Three years ago, we sat down and built our budget. We spent 9 months adding the non-monthly bills that we forgot about when we created the budget. Setbacks and shortfalls almost killed the budgeting plan completely. It took almost an entire year to get our budget right.
Now? I refer to the budget once per month. No more. I don’t check it at bill-paying time. I don’t think about it daily. It’s there as a reference when I need it, but it no longer drives our finances. How did we get to that point?
First, we firmly established our budget. We know exactly what we need to cover our expenses. None of the predictable bills catch us by surprise any more. This is important.
Once we had the budget established, the rest was easy. I moved almost every bill to US Bank’s online bill-pay system and switched to electronic billing and automatic payments. The automatic payments are all through US Bank. I only allow my mortgage to be set up with the merchant. I want total, instant control over the rest. I won’t call a merchant to ask them to change a payment if something comes up. The bank sends me an email when a payment is automatically scheduled, and again when it is paid.
Once I got comfortable with the automatic payments, I switched to electronic billing. I don’t need to see the bill or waste the paper if I know it is being handled for me which is why I encourage you to manage all your finances online. I do check the few bills that may change, like the credit card and cell phone. Now, I see few of my bills. They are all sent electronically to my bank, automatically paid, and scheduled in Quicken–all without intervention from me.We also use an envelope system. I know how much we need for groceries, baby crap, clothes, etc. At the beginning of the month, I take out all of that money in cash and put it into the appropriate envelopes. Other than this money, almost everything else takes care of itself. I don’t need to pay attention to by bills on a day-t0-day basis. Any extra money that comes in gets divided among our debt repayment and savings goals, which only takes a few minutes to arrange.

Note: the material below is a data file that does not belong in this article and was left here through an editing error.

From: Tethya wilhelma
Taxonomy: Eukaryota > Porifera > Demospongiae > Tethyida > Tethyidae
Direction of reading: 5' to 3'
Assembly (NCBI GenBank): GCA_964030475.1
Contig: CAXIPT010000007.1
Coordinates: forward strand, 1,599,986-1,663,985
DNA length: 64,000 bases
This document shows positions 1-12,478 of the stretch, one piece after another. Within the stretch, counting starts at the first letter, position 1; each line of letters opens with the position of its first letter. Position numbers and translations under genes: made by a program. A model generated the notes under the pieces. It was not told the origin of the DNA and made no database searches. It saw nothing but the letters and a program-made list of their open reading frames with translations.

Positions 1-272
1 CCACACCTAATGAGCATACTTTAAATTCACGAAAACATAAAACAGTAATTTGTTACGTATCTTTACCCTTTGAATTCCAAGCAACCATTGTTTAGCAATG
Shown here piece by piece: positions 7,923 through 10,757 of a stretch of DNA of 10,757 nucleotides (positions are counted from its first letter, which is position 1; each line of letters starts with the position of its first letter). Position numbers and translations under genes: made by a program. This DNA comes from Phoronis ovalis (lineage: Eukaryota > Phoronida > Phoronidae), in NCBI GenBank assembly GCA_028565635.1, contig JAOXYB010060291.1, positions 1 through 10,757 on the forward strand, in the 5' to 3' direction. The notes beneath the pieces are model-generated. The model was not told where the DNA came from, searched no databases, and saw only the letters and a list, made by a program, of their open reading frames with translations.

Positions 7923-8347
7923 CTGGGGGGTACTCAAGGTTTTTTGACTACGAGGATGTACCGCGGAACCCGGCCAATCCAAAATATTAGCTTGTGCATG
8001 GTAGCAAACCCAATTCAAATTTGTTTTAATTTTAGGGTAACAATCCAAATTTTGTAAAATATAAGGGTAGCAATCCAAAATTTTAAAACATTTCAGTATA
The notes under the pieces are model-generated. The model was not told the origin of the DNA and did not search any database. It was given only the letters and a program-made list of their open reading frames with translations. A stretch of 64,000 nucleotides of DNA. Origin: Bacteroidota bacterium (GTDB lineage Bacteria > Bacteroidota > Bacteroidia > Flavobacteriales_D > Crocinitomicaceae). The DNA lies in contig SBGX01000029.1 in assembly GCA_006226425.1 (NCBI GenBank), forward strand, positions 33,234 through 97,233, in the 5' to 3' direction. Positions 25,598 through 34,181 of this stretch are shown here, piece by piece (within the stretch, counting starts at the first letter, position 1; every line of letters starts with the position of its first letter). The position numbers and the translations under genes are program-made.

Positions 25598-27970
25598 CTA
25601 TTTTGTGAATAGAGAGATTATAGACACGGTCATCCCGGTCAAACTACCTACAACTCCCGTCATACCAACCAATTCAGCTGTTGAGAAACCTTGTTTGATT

I glance over my budget at the beginning of every month, but I only review it when something changes. If we change our cell phone, or our budgeted gas bill changes, I make the change to our budget. Other than that, it’s not even an afterthought.
That’s how we do it.
Another option includes the Sloppy Math System. This consists simply of rounding deposits down and rounding expenses up. The more you round, the better the system works. If you round every deposit down $50, and round every expense up to the next $10, you are naturally building more room for error. Given enough time, you will have enough of a slush fund to handle emergencies and the occasional impulse purchase.
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